Bowlegs: You direct your own videos as well?
Jam: Yeah, I was writing music that was quite classical, and I didn’t want to go to conservatory and study, my sister was at art college and so I thought i could try my hand at that and got into video that way. I like music because you don’t need an institute or a qualification to make music, anyone can do it and it’s just a level of freedom that you can’t find anywhere else. I’ve always wanted to be part of the music world. When I left art college I was making videos and music and at the time, about 2006, I thought how can I bring that together. Now it’s more regular, it’s a norm now for bands to work with imagery and music, which is really exciting. In my mind, imagery, visuals and music combined are the best thing, just the most powerful language, I’m fascinated by how people use it, and I think it’s getting even more interesting over the years because people feel like they’ve the freedom to do it themselves so you get a more diverse output.
Bowlegs: With the videos for this record, what were you trying to convey?
Jam: With Misogyny it was mainly attitude that I wanted to convey, it was a tricky one to do because I didn’t want it to be about me. I’m not interested in pushing an individual agenda and definitely considering the topic. It largely came from me not wanting to see my face the whole time I was editing, and then I lip synched the mouth over the top. I wanted to have the presence of somebody, but without it really mattering who it was. It needed to have attitude and character, the mouth is there to look opinionated.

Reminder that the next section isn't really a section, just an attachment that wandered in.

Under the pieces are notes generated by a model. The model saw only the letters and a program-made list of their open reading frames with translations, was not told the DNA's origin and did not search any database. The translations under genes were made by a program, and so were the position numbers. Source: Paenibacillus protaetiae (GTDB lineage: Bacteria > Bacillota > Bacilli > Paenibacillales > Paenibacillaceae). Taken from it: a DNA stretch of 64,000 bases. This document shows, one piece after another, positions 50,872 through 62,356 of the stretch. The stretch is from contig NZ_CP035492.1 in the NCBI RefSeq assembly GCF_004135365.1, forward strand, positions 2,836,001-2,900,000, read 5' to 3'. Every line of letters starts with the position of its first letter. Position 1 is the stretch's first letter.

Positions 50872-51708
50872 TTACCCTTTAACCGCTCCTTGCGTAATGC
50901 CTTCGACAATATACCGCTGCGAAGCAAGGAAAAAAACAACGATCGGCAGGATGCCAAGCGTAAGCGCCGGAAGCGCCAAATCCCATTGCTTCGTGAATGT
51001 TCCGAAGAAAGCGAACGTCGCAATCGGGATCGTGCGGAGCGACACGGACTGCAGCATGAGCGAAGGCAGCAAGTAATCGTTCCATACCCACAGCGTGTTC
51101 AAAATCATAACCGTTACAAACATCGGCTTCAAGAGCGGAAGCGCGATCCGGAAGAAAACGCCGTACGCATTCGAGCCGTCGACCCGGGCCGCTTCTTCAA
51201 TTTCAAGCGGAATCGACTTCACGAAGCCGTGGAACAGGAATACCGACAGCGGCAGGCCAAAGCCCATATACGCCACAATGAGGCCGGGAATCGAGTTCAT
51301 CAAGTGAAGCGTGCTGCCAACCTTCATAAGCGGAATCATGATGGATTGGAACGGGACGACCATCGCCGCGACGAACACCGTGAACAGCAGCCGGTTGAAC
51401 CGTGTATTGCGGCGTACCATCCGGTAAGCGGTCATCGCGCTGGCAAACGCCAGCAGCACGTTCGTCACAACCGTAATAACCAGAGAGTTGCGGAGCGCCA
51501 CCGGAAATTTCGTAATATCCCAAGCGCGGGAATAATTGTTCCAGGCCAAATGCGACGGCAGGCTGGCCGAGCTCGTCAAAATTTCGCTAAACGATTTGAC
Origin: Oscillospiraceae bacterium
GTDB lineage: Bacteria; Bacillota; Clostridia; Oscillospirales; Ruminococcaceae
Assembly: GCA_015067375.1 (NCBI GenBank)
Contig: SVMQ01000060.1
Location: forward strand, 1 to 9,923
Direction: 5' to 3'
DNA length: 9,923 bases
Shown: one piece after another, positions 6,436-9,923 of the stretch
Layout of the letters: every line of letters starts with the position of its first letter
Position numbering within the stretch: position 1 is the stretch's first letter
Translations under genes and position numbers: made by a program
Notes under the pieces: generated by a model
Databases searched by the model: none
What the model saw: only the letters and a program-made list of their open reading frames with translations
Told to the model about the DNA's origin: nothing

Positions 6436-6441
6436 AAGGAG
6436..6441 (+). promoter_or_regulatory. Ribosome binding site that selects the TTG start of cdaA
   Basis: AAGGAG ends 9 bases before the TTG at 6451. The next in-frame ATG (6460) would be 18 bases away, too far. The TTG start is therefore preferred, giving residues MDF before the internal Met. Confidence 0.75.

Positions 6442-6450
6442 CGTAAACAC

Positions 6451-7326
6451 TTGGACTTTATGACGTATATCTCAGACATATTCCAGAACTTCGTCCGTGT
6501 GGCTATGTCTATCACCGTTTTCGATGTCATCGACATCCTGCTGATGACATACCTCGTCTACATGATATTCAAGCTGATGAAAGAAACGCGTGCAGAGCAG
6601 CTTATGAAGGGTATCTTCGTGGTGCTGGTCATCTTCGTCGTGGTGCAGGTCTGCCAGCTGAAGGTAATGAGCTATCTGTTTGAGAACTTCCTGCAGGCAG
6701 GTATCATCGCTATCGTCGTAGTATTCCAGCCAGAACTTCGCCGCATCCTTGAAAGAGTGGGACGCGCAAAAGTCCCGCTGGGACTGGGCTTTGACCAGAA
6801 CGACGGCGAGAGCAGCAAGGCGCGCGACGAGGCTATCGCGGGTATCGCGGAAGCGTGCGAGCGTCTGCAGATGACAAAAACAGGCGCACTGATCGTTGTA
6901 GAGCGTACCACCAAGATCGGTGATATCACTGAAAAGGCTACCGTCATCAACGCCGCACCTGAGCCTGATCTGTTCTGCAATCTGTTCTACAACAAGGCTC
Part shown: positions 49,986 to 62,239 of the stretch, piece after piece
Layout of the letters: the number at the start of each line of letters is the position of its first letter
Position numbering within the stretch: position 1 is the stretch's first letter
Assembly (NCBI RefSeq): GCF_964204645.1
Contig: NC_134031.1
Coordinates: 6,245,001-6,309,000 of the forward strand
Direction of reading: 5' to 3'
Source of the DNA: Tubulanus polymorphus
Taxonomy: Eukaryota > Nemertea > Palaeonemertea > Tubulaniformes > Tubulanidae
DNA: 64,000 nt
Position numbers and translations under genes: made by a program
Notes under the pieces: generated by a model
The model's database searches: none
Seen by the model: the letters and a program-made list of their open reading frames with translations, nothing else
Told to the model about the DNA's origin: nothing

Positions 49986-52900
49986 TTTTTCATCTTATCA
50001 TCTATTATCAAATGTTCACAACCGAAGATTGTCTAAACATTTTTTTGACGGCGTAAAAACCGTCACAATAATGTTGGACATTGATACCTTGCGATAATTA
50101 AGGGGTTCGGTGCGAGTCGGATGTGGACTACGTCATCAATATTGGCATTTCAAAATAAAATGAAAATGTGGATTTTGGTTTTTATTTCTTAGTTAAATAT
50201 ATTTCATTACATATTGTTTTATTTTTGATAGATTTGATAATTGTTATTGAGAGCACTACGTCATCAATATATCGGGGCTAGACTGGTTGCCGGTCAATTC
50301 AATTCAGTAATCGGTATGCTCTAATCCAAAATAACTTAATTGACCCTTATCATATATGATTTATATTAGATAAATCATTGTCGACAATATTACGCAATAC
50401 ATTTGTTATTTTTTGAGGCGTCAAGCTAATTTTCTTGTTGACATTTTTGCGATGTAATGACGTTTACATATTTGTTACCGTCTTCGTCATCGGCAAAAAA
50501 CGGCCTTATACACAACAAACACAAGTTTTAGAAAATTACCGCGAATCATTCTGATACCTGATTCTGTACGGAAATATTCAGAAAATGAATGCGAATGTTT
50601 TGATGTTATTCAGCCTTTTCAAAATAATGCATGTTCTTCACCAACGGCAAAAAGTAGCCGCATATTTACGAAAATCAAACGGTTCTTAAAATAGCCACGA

Bowlegs: I wasn’t entirely sure it was you, were you doing that so the viewer can project their own identity?
Jam: Perfect, that’s exactly it! It’s not about music or me.
Bowlegs: How about Human Drama?
Jam: It’s such a funny video! Half the time when I’m making videos I never make shot lists or scripts. I used to do that but I always end up doing something totally different. I work with some friends as well, my friends Imogen and Alexa , I wanted it not to be too personal despite that track being too personal. I think the main theme I’d term it as is ‘Gender Police’ or ‘Weird Spies’, not quite sure what, I like the openness, it’s not too literal, it just conveys this strange feeling. I like the way it became quite retro too, which was not my intention at all. One of my friends says I look like a “Hippy, Teacher, Spy!”
Bowlegs: What’s the biggest issue that you address in Human Drama?
Jam: It’s a track where I talk quite openly about working out my own sexuality and also challenging the notion of gender and what gender is. In my opinion I feel that gender is just something we put on. It’s not a truth, I don’t have this essentialistic way of thinking about it. I wanted the line “Gender’s just a lie” to be quite a provocative statement. It’s as much a question as a statement and I think gender should be a playful thing and not something that should confine individuals.